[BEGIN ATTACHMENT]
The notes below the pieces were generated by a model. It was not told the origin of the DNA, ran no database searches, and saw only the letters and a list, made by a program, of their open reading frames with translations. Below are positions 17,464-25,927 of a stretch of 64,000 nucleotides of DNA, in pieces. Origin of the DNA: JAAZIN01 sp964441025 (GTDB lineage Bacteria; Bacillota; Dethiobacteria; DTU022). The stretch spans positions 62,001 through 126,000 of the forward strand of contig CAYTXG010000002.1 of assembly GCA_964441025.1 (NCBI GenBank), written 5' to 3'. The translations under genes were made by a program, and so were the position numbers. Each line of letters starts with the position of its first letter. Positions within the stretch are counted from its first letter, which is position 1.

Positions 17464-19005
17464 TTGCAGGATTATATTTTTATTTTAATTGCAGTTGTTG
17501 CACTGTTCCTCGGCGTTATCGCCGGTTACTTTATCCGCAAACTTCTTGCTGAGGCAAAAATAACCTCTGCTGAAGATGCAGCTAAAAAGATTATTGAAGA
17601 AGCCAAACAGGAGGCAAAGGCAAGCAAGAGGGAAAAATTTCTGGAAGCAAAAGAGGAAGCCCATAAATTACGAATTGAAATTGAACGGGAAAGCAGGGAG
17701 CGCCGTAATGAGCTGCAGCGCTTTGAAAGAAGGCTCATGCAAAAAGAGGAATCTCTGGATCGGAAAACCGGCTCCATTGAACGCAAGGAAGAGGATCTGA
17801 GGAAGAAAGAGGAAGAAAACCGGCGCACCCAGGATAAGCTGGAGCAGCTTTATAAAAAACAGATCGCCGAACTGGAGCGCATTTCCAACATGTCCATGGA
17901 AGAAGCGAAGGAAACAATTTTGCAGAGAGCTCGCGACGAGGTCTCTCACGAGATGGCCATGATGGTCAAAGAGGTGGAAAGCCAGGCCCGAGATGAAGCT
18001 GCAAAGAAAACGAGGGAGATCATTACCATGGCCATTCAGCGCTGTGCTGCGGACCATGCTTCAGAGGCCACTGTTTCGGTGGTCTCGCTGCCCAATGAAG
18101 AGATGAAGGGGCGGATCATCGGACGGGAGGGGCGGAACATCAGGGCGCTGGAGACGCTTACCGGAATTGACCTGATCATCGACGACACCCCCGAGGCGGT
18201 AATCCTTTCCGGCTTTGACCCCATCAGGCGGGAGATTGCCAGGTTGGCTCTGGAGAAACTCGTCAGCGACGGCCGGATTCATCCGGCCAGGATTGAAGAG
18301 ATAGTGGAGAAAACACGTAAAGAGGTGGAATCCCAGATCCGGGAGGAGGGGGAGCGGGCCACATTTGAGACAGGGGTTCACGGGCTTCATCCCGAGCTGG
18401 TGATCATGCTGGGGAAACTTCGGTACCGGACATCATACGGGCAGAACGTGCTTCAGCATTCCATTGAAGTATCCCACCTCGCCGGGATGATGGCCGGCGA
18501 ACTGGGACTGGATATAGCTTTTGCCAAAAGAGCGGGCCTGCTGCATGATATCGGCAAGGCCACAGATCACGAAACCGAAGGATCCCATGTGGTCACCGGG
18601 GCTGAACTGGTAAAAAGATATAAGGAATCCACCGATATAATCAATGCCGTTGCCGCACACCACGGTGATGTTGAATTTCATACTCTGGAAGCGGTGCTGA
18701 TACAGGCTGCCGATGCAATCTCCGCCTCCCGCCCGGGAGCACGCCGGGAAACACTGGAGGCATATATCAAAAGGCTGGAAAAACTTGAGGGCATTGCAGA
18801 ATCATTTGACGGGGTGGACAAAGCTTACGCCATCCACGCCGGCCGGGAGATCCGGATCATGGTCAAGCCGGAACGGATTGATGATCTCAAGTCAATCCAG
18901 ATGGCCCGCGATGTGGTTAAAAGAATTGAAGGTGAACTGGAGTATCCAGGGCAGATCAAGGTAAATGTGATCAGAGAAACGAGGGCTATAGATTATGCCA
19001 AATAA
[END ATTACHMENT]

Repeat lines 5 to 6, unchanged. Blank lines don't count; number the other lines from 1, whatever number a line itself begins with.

17601 AGCCAAACAGGAGGCAAAGGCAAGCAAGAGGGAAAAATTTCTGGAAGCAAAAGAGGAAGCCCATAAATTACGAATTGAAATTGAACGGGAAAGCAGGGAG
17701 CGCCGTAATGAGCTGCAGCGCTTTGAAAGAAGGCTCATGCAAAAAGAGGAATCTCTGGATCGGAAAACCGGCTCCATTGAACGCAAGGAAGAGGATCTGA